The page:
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Yes, I play with Toy Trains

frankie1

They say that you’re only as old as you feel. Well, if that’s the case, then I’m probably about six. I love toys. Not adult toys, like iPhones, gadgets or wherever you’re dirty mind is going, but actual toys. No, I’m not a sad little man like Steve Carell’s character in The 40-Year Old Virgin. All I’m saying is that if it was socially acceptable for a 23-year old to sprawl out on his living room floor and play with a miniature Millennium Falcon for five hours straight, then I know what I’d be doing during my free time.

Sadly, as time has gone on I’ve had to conform to the norms of this boring, unimaginative society. Adulthood is overrated in so many ways. Still, I’ve managed to hold onto one type of toy that I never plan on letting go – trains.

Model trains are so cool! Think about it – they look just like the real thing, have little motors inside that run on electricity via a handheld transformer and some of them even blow steam and whistle! Tell me this isn’t amazing. Since I was a little kid my dad and I have collected model trains (on his dollar, of course. Model trains are EXPENSIVE!). Hundreds of model trains are displayed along the walls of our home; companies the likes of Williams, American Flyer and, of course, the world-famous Lionel. We’ve been doing it for so long that we actually identify some of our older ones by the names of Thomas the Tank Engine characters. Gordon is my favorite. He’s a plain, black steam engine that barely works anymore. Yet, he was my grandpa’s, which makes him special to me.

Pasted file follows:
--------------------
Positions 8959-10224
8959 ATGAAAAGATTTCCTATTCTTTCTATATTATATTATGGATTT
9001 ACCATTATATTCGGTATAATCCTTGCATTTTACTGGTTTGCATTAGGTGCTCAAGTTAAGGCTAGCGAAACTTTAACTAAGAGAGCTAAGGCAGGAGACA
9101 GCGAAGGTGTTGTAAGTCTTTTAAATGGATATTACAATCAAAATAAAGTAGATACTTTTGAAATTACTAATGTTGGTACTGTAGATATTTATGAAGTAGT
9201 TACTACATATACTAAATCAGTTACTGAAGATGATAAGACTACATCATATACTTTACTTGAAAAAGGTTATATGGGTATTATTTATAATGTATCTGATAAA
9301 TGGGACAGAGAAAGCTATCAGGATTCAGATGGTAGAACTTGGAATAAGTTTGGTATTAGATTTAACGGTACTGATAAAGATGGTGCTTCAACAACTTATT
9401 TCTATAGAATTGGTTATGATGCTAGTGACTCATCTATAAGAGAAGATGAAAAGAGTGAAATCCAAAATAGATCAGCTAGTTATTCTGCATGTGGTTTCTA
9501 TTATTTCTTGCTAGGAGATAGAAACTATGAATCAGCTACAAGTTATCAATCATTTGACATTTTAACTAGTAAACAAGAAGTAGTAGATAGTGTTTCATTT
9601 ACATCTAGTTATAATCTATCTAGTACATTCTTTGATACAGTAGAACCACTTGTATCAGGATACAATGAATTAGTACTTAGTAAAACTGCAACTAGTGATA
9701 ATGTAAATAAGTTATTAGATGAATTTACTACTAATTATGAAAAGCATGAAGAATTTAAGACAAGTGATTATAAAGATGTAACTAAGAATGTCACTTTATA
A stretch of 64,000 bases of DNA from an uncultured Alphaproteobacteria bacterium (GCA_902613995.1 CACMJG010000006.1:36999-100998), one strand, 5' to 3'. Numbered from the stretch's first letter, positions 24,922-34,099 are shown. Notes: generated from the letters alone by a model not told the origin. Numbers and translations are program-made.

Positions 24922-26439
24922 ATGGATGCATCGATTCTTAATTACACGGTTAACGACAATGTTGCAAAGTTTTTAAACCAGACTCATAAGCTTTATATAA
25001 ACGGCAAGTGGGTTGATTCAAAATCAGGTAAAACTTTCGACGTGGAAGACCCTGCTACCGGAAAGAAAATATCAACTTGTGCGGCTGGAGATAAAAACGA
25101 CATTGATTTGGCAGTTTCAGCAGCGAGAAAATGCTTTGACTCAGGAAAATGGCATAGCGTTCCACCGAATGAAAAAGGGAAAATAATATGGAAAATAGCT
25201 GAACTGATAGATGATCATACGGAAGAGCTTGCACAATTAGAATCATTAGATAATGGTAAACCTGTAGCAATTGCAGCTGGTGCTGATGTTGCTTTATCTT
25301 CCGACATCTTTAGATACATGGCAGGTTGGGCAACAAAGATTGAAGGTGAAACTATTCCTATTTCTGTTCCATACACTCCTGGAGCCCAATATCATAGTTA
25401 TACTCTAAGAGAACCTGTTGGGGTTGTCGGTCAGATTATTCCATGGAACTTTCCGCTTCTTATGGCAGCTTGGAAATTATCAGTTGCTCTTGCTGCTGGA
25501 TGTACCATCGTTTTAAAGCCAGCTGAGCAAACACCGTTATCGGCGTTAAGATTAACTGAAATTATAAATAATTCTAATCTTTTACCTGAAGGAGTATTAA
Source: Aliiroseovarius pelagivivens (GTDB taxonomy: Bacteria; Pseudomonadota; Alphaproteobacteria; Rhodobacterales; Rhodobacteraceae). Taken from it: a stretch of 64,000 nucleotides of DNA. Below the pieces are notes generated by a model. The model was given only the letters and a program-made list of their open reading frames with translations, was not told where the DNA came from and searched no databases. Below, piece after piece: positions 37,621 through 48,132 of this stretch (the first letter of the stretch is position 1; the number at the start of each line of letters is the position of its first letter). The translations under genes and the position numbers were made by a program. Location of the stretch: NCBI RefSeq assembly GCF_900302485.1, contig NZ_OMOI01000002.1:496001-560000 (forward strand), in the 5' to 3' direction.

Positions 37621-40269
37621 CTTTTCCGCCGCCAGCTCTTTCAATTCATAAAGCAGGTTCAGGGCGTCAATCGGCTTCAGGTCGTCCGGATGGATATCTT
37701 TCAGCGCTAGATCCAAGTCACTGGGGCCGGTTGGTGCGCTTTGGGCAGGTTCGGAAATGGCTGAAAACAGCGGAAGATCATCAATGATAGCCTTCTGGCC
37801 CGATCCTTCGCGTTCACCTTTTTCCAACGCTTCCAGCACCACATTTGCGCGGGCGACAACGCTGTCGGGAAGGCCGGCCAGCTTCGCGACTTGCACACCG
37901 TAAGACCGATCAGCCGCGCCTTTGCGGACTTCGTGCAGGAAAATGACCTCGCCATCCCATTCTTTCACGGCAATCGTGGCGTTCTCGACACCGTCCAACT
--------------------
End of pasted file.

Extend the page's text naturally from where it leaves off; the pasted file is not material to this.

frankie2

At Christmas you can catch me, stomach on the floor and feet in the air, watching the trains go around the tree. We used to have an actual train set – with miniature houses, roads and even people – but had to take it down for the sake of space. Now a couple weeks of tracks around the tree are all I have. Still, I cherish it. Though I used to be embarrassed to tell people about my somewhat nerdish hobby, I now talk about it with pride and wonderment. And you know what – a lot of people actually think it’s awesome!

I saw another Gordon at a model train convention not that long ago. As it ends up, he isn’t worth much outside of the sentimentality he carries with him. An expert at the convention told me I’d get little more than $100 for him if I were to sell him. Plus, Gordon has a lot of chips and dings on him thanks to the rough nature that my child-self treated him with. But the monetary worth of all my trains isn’t the point of having them anyway – it’s the fact that they remind me it’s okay to be a kid and let your imagination run away with you every once in a while. They’re a window into the soul of little Frankie, who despite his job, master’s degree and 180-pound frame is still alive and well.

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